The medical staff at the David Grant Air Force Medical Center at Travis Air Force Base, California, is testing a new advanced birth simulator. Travis is one of five installations across the Defense Department to be selected by the Defense Health Agency as a pilot base for the new system.
The capabilities of the new Complicated Obstetrics Emergency Simulator will enhance the quality of analysis and feedback available from the training sessions for the medical staff, according to an Air Force Press Release.
Medical staff conduct training on the new Complicated OB Emergency Simulator. The system provides a standardized platform to train all levels of clinical staff, promoting standardization of care and patient safety. Air Force photo by Louis Briscese"The computer instantly gathers data on how we work as a team and sends that information to the Air Force Medical Operations Agency and [the Defense Health Agency]," said Capt. Tamara Grimaud, the Medical Child Flight commander and a clinical nurse specialist with the 60th Inpatient Squadron. The capability to provide automatic reports and updates allow for the standardization of both training and patient safety.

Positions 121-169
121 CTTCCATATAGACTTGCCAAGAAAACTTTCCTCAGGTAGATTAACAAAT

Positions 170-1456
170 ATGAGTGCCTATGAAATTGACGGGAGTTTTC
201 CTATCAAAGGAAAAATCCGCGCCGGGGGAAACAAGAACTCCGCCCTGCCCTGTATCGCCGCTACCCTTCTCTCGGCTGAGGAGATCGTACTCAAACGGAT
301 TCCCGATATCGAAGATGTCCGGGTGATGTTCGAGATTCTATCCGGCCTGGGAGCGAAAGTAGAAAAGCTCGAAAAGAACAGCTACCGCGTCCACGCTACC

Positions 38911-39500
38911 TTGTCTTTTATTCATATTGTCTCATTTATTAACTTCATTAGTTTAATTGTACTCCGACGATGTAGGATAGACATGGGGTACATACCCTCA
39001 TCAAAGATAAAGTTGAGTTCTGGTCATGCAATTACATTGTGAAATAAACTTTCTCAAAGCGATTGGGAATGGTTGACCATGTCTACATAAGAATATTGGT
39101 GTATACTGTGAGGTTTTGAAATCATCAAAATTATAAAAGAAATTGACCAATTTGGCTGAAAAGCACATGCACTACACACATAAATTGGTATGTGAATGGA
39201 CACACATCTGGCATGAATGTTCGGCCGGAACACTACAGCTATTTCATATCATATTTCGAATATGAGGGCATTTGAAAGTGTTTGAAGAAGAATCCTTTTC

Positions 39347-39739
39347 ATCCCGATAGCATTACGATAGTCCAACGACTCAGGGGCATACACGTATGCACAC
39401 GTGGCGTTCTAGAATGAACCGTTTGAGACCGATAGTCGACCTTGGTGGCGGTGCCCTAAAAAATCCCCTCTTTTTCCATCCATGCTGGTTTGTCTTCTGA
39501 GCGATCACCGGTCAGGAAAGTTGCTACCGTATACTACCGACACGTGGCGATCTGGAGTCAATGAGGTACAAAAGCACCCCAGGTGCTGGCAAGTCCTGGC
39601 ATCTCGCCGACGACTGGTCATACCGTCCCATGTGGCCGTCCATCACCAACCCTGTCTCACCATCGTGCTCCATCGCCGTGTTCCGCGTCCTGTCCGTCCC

Evaluators get to see which providers are doing what tasks, as they are doing them, she added. They also get an immediate after-action report.
The simulator provides a level of training that just wasn't possible under the old system, known as the Mobile Obstetric Emergency Simulator, said Lt. Col. Barton Staat, the Air Force Surgeon General consultant for obstetrics and maternal-fetal medicine, according to the release.
The staff at the Maternal Child Flight have been at the forefront of advanced obstetrics training, even developing an improved algorithm that helps newborns breathe after delivery.
"Most of the patients we see at this facility are low risk, [but] occasionally you have an emergency," said Capt. Danielle Siler, an element leader with the 60th IPTS, "those are the ones we practice for."
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